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October 25, 2001 Richard Pound: Still cleaning up the Olympics



by Natasha Mekhail

Dick Pound doesn’t know whether he’ll rebuild severed ties with the International Olympic Committee, but for now, at least, he’s turning his attention to cleaning drugs out of sport.

It will be a massive task, something the 59-year-old former Olympian called making athletics “an honourable quest to see where your talents can take you.”

Pound chairs the World Anti-Doping Agency, a regulatory department that works at arm’s length from the IOC. Last Wednesday at Loyola, Pound spoke to students and staff from the Department of Exercise Science.

This summer it was announced that Montreal will house the headquarters of WADA, a centre for drug research and a place to come up with a set of international rules on what athletes can put into their bodies.

The agency is a response to the problem of athletes, from high school to the Olympic level, failing drug tests, having awards taken away and, in many cases, ruining their careers. Pound blamed not just the athletes but their coaches and doctors.

“Athletes need protection from themselves and their entourage,” he said. “The athletes, who bear a small part of the responsibility — especially the younger ones — are the ones who take all of the penalty.”

The drugs aren’t just steroids either; vitamins and cold medications are getting people into trouble. Part of WADA’s research will be to clarify which drugs should constitute banned substances.

Pound was behind the creation of WADA in 1999, and until now it has been in Lausanne, Switzerland. The fact that Lausanne is the home of the International Olympic Committee raised the question of whether the people who want to make the Olympics a success should be neighbours with those trying to clean it up.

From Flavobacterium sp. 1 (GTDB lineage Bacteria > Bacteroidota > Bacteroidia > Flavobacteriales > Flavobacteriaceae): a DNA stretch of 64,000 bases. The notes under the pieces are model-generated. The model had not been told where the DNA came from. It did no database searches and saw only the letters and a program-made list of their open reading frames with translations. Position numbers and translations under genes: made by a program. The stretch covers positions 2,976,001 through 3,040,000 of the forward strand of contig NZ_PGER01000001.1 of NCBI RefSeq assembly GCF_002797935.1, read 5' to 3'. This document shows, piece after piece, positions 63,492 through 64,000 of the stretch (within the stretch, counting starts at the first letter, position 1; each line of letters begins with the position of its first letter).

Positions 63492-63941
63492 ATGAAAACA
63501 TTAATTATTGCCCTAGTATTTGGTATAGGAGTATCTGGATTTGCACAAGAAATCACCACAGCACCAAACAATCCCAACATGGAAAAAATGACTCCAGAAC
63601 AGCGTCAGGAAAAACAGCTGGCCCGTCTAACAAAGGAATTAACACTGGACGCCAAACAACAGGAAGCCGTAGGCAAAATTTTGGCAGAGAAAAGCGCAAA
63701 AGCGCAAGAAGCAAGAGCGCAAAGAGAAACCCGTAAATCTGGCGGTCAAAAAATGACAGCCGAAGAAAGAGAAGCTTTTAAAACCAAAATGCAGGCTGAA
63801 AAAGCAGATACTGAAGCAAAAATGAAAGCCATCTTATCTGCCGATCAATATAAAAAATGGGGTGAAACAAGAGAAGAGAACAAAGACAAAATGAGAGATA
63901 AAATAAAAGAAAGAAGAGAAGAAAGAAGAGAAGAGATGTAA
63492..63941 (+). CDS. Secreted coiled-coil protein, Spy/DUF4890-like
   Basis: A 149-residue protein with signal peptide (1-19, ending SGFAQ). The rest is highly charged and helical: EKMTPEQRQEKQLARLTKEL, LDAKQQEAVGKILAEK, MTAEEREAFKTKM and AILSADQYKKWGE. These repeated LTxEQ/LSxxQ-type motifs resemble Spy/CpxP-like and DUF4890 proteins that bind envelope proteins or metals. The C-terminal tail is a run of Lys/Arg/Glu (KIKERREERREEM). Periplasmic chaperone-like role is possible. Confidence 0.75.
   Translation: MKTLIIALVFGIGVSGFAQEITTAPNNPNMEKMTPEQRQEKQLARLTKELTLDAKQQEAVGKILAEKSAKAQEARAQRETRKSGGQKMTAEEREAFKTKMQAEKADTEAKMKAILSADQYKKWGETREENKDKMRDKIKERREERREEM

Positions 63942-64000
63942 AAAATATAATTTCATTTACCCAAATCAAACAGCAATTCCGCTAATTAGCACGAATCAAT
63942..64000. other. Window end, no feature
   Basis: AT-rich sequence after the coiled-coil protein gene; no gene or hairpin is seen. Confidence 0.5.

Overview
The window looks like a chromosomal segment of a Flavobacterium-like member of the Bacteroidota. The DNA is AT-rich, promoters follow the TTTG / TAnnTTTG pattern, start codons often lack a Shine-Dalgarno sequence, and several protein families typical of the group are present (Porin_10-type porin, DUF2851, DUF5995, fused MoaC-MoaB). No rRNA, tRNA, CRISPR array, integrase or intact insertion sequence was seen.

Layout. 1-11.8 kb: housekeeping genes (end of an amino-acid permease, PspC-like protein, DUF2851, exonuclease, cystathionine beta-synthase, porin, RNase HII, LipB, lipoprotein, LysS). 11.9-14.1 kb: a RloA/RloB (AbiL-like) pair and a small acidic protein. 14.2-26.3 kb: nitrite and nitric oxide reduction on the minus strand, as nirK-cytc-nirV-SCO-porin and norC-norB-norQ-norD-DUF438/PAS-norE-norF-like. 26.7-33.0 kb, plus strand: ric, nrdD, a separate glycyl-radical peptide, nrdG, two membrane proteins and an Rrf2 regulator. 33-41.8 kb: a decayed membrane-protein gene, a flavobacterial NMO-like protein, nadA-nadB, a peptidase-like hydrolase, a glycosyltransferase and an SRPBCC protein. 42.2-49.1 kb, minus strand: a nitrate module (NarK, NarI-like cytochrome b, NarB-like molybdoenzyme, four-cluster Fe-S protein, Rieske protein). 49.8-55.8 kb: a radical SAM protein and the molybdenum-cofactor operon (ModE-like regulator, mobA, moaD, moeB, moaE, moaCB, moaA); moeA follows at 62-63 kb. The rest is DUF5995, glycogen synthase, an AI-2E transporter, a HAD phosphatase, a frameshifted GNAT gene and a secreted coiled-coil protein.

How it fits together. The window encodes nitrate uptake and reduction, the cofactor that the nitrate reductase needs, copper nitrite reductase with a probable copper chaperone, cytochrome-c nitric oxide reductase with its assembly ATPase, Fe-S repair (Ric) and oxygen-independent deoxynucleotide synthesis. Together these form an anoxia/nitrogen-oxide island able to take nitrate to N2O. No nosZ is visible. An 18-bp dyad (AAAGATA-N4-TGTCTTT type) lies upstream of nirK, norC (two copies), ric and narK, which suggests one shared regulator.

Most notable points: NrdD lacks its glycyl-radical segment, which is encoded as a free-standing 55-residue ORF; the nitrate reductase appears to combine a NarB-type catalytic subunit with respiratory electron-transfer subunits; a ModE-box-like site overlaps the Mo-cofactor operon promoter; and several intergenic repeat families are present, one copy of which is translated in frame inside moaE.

Until recently, Pound was a vice-president at the IOC, the highest-ranking Canadian in the organization. He left this summer, after losing a run at the presidency, just days after Toronto lost its bid for the 2008 Summer Games.

“What are we?” he said with a smile. “One for three this year.”

He jokes about it now, but his departure was a serious move. Pound was known as the IOC’s Mr. Clean. He led the inquiry into the Salt Lake City scandal. The 1999 investigation ended with 10 IOC members leaving the committee. They were all found guilty of accepting extravagant gifts from the group who wanted the 2002 Winter Games held in Salt Lake City.

However, even Pound’s full-scale inquiry didn’t result in all players being punished equally. Some top-ranking IOC executives, including then-president Juan Antonio Samaranch, also accepted costly gifts, and those members weren’t thrown out like the others.

Then there’s the question of whether or not all the gift-giving had an impact. Salt Lake City, after all, won the bid, and will host the Olympics this winter.

Since the IOC is supposed to be a self-regulating body, the scandal continues to darken its credibility. After his lecture, Pound suggested that the new president, Jacques Rogge, wasn’t going to make reform a priority, but he’s giving him the benefit of the doubt. “I guess we’re going to see if he gets done what needs to be done.”

Two weeks ago he met with Rogge in Paris to talk about how the Canadian might fit into the new IOC regime. Pound wouldn’t say whether he was going back, but he did say he doesn’t intend to just disappear.

“The ball’s in the new president’s court. He’s got to decide what he’s going to do, and then I’ve got to decide,” Pound said. “I haven’t devoted 50 years of my life to [sport] to give it up just because I didn’t get the golden ring.”